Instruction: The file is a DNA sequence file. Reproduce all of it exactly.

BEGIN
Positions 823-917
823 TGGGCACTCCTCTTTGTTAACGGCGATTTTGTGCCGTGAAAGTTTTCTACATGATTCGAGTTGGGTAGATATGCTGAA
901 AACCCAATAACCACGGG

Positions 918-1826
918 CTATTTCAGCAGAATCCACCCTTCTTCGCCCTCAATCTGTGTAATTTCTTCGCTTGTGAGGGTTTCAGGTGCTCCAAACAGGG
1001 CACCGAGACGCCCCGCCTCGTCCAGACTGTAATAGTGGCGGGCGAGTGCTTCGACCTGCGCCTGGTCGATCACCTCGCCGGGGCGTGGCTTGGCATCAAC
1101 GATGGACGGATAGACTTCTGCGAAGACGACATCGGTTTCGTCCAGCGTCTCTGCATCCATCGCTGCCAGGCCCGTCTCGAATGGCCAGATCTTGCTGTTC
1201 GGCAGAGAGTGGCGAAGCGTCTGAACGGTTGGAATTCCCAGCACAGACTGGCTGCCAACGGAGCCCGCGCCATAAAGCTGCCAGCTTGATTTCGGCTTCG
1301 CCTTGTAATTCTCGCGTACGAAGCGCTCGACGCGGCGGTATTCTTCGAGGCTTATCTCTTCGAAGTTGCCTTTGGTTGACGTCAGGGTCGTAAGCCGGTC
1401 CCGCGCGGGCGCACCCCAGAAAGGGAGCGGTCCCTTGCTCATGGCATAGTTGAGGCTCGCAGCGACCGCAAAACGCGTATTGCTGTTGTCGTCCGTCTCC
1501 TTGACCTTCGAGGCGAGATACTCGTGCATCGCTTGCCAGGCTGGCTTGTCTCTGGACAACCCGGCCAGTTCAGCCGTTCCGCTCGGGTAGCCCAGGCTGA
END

Positions 823-917
823 TGGGCACTCCTCTTTGTTAACGGCGATTTTGTGCCGTGAAAGTTTTCTACATGATTCGAGTTGGGTAGATATGCTGAA
901 AACCCAATAACCACGGG

Positions 918-1826
918 CTATTTCAGCAGAATCCACCCTTCTTCGCCCTCAATCTGTGTAATTTCTTCGCTTGTGAGGGTTTCAGGTGCTCCAAACAGGG
1001 CACCGAGACGCCCCGCCTCGTCCAGACTGTAATAGTGGCGGGCGAGTGCTTCGACCTGCGCCTGGTCGATCACCTCGCCGGGGCGTGGCTTGGCATCAAC
1101 GATGGACGGATAGACTTCTGCGAAGACGACATCGGTTTCGTCCAGCGTCTCTGCATCCATCGCTGCCAGGCCCGTCTCGAATGGCCAGATCTTGCTGTTC
1201 GGCAGAGAGTGGCGAAGCGTCTGAACGGTTGGAATTCCCAGCACAGACTGGCTGCCAACGGAGCCCGCGCCATAAAGCTGCCAGCTTGATTTCGGCTTCG
1301 CCTTGTAATTCTCGCGTACGAAGCGCTCGACGCGGCGGTATTCTTCGAGGCTTATCTCTTCGAAGTTGCCTTTGGTTGACGTCAGGGTCGTAAGCCGGTC
1401 CCGCGCGGGCGCACCCCAGAAAGGGAGCGGTCCCTTGCTCATGGCATAGTTGAGGCTCGCAGCGACCGCAAAACGCGTATTGCTGTTGTCGTCCGTCTCC
1501 TTGACCTTCGAGGCGAGATACTCGTGCATCGCTTGCCAGGCTGGCTTGTCTCTGGACAACCCGGCCAGTTCAGCCGTTCCGCTCGGGTAGCCCAGGCTGA